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There are so many investment options that it can seem overwhelming. Which should I choose? What are the pros and cons of each? Well, I’m here to ease a bit of the pain. Today we’re going to talk about an option that doesn’t often cross the lips of the common American: ADR’s or American Depository Receipt.
#1) What is ADR?
J.P. Morgan was the first to introduce American Deposit Receipts in 1927. In layman’s terms an ADR is a negotiable certificate (issued by a US bank) of a share of a non-US company that trades with US markets. They help reduce admin and duty costs that would be levied on each of the trade transactions.
It is a great way to buy shares of a foreign company while helping support the American economy (because any dividends and capital are gained in American dollars). Although it doesn’t really help the shares of the other country (mostly because the payments are converted to U.S. dollars).
If you want to look up some numbers, ADR’s are listed on NYSE, AMEX, Nasdaq, and OTC. Of course, there is a catch but I’ll get to that in a minute.
#2) How Can It Benefit Me?
They are a great way to augment your investment portfolio and, like any other investment, you are putting your money into a place that will either make you more money or not. Making an investment in a stock market (that’s where you are putting your money if you invest in ADR’s) is always a gamble, but they are often worth it in the end.
The awesome thing about ADR’s is that you will be able to invest your money in a foreign company that might otherwise prohibit or restrict you (as an outsider). Also, this way, you wouldn’t have to deal with weird tax considerations, unfamiliar market practices, and the headaches that come with that.
#3) Are There Any Cons?
It is a bit riskier than investing in regular stocks. For example, a lot of foreign companies don’t report their earnings every quarter. Instead they report once or twice a year. That’s called information risk.
Another example of information risk is the chance that you won’t hear any bad news for six months or so. So what’s the catch that I was talking about earlier? There’s also less analyst coverage about them. Because of that, you can’t keep close tabs on how your money is doing.
#4) Why Should I Bother Then?
Well it really depends on you and what you want to do with your money. Some people prefer to invest their money in stocks, others choose to invest their money in property. If you’re having issues coming to a decision about where to invest your hard earned dollars (in general), then ask yourself these questions (which CNN.com offered):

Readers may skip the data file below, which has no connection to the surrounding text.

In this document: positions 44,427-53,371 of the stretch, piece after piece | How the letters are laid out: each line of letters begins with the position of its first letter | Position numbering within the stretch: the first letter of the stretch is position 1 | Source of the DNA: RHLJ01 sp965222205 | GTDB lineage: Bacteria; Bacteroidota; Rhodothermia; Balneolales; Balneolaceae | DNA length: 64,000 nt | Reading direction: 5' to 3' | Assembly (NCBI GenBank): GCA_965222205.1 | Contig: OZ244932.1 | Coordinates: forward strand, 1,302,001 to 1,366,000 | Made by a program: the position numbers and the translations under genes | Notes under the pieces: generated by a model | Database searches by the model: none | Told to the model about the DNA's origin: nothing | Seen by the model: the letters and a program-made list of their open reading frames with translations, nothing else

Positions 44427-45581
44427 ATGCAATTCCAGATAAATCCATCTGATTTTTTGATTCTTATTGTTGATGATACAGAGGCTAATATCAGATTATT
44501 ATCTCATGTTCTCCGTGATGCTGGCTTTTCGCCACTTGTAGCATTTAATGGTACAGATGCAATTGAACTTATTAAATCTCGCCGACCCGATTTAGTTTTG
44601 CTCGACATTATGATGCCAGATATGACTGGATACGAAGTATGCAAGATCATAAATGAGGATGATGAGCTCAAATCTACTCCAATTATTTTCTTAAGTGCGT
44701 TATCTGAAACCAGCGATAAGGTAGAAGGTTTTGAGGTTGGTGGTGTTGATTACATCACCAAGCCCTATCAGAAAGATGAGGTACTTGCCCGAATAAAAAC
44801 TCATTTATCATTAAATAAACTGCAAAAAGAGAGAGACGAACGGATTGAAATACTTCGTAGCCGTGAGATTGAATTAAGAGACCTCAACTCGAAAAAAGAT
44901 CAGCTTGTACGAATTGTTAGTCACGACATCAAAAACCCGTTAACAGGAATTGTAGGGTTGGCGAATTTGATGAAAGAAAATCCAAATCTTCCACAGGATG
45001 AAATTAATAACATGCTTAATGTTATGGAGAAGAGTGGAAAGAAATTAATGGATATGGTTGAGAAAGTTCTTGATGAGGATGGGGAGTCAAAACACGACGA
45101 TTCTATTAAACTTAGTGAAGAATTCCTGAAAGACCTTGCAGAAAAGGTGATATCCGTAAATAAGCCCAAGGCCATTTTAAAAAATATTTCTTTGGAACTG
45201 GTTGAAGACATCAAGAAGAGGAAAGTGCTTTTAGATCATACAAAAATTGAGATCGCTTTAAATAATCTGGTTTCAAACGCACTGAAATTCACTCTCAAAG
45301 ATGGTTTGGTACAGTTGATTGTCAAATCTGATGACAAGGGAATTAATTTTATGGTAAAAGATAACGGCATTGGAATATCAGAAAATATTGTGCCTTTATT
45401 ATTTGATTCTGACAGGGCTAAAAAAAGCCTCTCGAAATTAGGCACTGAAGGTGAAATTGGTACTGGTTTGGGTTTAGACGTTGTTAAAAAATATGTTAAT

What are your investment objectives and do you think ADR’s could help contribute to your portfolio (remember to consider diversity in your portfolio as well)?
How much money are you willing to invest (as a whole, and how much of that would you be putting into ADR’s)?
Are you comfortable with the added risks of a foreign economy and the information risk?
Also take note that some advisors suggest that your total investment portfolio should have no less than $100,000 if you plan to pick individual non-US company stocks. They don’t mean that you should invest that much in non-US companies, they mean your overall portfolio (including other investments).
#5) So How Do I Get Into ADR’s?
You can either source new ADR’s or obtain existing ADR’s in a secondary market. You can do this by using the stock exchange. Talk to your local broker for more information on actually purchasing ADR’s.
There are different types of ADR programs depending on what companies (and you) want out of the program. There are unsponsored ADR’s, sponsored level I, sponsored level II, sponsored level III, restricted programs, privately placed, and offshore ADR’s. If you want more information about these different types, I suggest that you check out this brochure put out by J.P. Morgan or this brochure called International Investing.
The key to ADR’s is arming yourself with information. You can do this by checking the financial press (a good source of information on the market as a whole). You can also find out of the company has an investor relations office in America. If you find one, you can call to request their latest annual report. Watch the news to see if the company is making any headlines (good or bad).
We (as women) are often not given the benefit of the doubt when it comes to being well informed about investing our money. So check out those brochures (they are both PDF files), talk to your local brokers, and read up on it. Don’t be afraid to ask questions. Being knowledgeable will allow you to be confident when you make a decision.
This is an interesting topic and thank you for explaining ADR. Is there a limit to how much foreign stock you can hold in your portfolio? Is there a way to get information on how these stocks are doing monthly through international news?
I would never have thought of investing in American Deposit Receipts, thank you for the idea. Considering the risk would this not be beneficial to people with a lot of disposable money? Are there usually more return with these stocks than losses?
What a great idea for investing extra income. Part of being an investor in those markets is being a risk taker, since you go in not knowing how the market will be. I’ll read the brochures to get a sense of the different ADRs.
That was my question. Generally higher risk is associated with higher return. Otherwise, why bother with a product that is more likely to lose money than some other choices?
Are you able to get information about the business practices of foreign companies before investing in them through ADRs? I feel strongly about investing in companies that use ethical practices.